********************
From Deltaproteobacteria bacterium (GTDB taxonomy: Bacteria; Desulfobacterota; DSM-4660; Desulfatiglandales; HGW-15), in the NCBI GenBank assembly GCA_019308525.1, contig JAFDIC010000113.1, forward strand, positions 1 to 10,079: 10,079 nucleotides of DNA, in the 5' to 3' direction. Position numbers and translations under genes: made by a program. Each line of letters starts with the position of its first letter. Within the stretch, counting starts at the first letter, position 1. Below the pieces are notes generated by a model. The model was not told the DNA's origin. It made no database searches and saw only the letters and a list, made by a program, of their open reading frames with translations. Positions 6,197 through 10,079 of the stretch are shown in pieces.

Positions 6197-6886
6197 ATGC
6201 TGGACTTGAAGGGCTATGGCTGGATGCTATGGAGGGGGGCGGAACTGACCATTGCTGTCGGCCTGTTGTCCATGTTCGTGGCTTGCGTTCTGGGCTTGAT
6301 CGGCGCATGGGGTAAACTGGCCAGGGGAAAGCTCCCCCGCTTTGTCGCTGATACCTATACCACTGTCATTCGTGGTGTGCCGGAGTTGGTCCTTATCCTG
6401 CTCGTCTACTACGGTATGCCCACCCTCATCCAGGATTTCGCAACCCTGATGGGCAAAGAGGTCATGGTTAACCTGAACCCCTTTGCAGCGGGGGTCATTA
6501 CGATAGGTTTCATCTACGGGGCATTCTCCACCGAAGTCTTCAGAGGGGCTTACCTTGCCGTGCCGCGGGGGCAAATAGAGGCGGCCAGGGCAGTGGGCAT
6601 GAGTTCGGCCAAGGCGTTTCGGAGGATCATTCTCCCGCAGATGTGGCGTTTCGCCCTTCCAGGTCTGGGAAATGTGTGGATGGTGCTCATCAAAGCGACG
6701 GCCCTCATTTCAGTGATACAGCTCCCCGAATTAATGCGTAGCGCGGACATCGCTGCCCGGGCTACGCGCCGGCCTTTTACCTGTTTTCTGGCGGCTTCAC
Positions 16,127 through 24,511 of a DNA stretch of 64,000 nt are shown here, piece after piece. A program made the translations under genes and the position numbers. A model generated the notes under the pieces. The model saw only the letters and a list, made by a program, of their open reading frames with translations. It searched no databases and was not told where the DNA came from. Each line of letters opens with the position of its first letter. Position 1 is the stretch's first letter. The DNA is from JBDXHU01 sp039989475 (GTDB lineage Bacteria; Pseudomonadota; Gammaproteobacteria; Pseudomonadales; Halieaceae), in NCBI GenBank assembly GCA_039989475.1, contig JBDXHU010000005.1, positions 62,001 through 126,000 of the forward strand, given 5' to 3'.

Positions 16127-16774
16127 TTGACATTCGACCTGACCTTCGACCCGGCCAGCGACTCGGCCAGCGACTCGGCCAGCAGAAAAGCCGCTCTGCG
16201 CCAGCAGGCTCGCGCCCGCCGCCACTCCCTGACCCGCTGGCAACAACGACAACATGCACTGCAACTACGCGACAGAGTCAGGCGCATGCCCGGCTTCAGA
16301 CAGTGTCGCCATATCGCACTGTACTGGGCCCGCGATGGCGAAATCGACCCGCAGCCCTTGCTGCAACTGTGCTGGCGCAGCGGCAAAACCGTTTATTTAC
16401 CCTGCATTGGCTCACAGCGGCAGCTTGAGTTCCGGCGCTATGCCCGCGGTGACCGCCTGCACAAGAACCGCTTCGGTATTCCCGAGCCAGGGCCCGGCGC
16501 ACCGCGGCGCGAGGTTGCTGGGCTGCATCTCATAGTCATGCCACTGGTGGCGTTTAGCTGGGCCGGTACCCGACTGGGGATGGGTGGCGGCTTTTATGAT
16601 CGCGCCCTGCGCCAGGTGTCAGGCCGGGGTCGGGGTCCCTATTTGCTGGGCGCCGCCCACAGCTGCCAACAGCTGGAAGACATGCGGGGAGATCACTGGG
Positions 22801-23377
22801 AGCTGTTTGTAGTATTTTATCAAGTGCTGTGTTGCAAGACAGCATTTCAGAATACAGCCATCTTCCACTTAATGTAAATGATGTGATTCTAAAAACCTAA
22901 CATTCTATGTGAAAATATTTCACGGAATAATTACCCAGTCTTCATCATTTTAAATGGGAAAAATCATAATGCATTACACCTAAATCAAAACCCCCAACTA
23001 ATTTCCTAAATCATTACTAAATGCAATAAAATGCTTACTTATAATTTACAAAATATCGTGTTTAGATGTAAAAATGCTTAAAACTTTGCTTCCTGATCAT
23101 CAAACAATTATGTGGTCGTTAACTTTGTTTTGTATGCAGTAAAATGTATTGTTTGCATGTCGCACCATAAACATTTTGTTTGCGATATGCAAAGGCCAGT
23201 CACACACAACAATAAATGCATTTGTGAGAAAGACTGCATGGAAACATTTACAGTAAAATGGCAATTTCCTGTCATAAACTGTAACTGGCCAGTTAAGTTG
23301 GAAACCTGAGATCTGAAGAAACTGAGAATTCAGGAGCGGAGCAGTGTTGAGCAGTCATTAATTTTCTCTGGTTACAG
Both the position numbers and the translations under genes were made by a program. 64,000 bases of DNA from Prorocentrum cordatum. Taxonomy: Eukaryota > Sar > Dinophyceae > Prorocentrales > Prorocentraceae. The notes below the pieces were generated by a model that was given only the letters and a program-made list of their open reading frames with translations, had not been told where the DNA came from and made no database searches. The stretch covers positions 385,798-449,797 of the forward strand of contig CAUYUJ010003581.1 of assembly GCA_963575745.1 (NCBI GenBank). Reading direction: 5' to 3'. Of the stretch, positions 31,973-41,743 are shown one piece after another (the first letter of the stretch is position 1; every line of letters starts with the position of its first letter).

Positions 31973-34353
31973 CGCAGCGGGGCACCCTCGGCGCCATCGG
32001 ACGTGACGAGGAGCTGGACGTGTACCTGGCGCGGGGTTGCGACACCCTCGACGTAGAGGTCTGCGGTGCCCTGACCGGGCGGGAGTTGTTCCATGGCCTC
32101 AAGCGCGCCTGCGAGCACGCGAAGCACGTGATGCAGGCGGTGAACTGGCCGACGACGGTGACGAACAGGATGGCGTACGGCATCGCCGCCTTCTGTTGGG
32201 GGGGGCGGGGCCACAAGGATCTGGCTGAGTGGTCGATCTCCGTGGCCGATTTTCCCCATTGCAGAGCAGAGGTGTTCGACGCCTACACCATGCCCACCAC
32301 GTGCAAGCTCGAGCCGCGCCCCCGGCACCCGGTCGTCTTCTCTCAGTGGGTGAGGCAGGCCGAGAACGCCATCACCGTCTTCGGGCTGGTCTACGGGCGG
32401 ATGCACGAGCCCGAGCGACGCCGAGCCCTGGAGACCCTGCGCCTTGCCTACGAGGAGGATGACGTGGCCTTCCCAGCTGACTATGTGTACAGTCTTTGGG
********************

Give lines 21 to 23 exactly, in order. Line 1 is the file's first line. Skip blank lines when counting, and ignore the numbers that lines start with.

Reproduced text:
23001 ATTTCCTAAATCATTACTAAATGCAATAAAATGCTTACTTATAATTTACAAAATATCGTGTTTAGATGTAAAAATGCTTAAAACTTTGCTTCCTGATCAT
23101 CAAACAATTATGTGGTCGTTAACTTTGTTTTGTATGCAGTAAAATGTATTGTTTGCATGTCGCACCATAAACATTTTGTTTGCGATATGCAAAGGCCAGT
23201 CACACACAACAATAAATGCATTTGTGAGAAAGACTGCATGGAAACATTTACAGTAAAATGGCAATTTCCTGTCATAAACTGTAACTGGCCAGTTAAGTTG